I wonder if the "English Teachers" will be subjected to rigorous documentation verification that most westerners have to go through now days. Because of the tightening of visa requirements for westerners, fewer and fewer teachers are becoming available to work in China. It took one of our teachers three months to get everything authorized. Not to mention the costs involved. It will be interesting to see if China's educational institutions see in influx in Filipino teachers and what that does to the salaries of existing teachers.
Apr 19, 2018 13:42 Report Abuse
Don't worry because Filipino teachers need to show their valid professional teaching license, teaching experience,authenticated diplomas, and NBI clearance that are also required by the Philippine government before these workers can leave the country. For maids, most probably they will be asked to show their authenticated high school diploma and NBI clearance and these maids can speak English, though with Filipino accent and ungrammatical structures (but hey, Westerners prefer Filipino maids compared to those who cannot even use some form of English). Everyone should also pass the medical check up and all of these are regulated by the POEA or Philippine Overseas Employment Administration. The Philippines have been exporting professional, skilled and unskilled workers since the 70s so all legal workers are vetted. However, illegal workers will be another story just like some illegal workers from the West and other parts of the world. There are many brilliant Filipino English teachers who are even hired by American schools in other countries and can teach better than native speakers of English who do not have an education degree (a 3 to 6-month ESL course doesn't really cut it). Many Filipinos from very good schools are actually fluent in English. As for the cost, Filipinos have been paying a lot just to go abroad. This is nothing new to us. It just so happened that it is only now that Western workers in China are experiencing what professional Filipino workers have been experiencing since the Philippines started exporting her people. The "free market" will determine the salaries of teachers and unfortunately, once the Chinese can see that there are actually a lot of good English teachers from the Philippines and Filipino teachers have gain acceptance, then native speakers will get a run for their money.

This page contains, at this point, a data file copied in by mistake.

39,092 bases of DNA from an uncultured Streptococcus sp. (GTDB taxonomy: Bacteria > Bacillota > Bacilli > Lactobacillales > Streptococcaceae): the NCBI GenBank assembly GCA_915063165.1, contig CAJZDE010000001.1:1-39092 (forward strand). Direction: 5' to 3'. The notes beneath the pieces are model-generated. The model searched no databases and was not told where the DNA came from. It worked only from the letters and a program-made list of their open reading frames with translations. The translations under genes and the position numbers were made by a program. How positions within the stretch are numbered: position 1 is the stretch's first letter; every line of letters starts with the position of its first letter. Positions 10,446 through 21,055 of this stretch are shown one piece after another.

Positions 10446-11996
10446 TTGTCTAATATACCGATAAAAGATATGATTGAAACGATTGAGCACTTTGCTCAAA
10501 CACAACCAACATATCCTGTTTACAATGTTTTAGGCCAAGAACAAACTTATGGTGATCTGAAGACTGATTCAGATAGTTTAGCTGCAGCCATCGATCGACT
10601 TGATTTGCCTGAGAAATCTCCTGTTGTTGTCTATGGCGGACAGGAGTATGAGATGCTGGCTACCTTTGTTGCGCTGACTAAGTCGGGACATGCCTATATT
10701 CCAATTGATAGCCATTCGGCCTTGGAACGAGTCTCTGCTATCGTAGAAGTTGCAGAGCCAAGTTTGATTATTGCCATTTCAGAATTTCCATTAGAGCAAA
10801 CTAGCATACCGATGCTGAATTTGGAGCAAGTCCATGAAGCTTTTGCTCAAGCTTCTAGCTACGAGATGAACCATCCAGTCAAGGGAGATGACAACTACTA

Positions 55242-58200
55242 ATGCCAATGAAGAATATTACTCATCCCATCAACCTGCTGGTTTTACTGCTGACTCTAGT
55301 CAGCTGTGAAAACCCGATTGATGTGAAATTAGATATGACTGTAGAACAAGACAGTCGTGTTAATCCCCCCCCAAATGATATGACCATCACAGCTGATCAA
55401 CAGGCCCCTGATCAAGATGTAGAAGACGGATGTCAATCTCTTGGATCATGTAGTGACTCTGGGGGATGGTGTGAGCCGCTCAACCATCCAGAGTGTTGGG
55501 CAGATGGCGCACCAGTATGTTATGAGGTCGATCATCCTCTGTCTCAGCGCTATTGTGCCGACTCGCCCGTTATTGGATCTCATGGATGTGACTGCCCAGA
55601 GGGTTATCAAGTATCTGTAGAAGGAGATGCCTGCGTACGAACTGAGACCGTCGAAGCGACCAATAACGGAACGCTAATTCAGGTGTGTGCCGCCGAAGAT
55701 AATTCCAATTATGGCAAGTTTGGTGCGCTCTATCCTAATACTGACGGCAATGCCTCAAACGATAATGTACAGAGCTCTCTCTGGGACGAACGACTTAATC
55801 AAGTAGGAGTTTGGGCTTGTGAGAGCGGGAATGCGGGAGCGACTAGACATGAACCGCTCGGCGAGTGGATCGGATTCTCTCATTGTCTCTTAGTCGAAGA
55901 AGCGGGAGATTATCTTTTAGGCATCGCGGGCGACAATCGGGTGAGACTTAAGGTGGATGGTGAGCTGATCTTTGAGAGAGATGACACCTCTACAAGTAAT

Apr 19, 2018 18:21 Report Abuse
what you say is a genuine thing - and not just for education. however you are probably right that the idea to hire from PH is a cost cutting measure for ESL. The long term goal imo is to eventually get the sons and daughters of all the idiots who got rich quick and sent their kids to study in US and Canada to come back over here and teach English. Thats no problem but thats what is gonna happen. you can be sure of that.
Apr 21, 2018 07:54 Report Abuse
Yes, actually ESL teachers from any country needs their documents to be verified and authenticated by their government before bringing to the Chinese Embassy for authentication if they are interested to teach in Mainland China and the Philippines is not exempted from such visa policy.
May 09, 2018 20:58 Report Abuse
I live in Bangkok, I have a Filipino girlfriend and she has told me that the signs displayed around the BTS Skytrain system warning of pickpockets are due to Filipino 'English' teachers. She says that they come from the slums with fake credentials and take crappy teaching jobs as a cover for their extracurricular activities. Of course, this is not everyone coming from the Philippines...
Apr 18, 2018 16:16 Report Abuse
do not believe you. if you or your 'girlffiend' know anything about pinoys abroad you will know that it is hard for them to get out of the country. to do that they at least need a university degree. the process is rigourous and fake credentlals? i call BS.
Apr 21, 2018 08:01 Report Abuse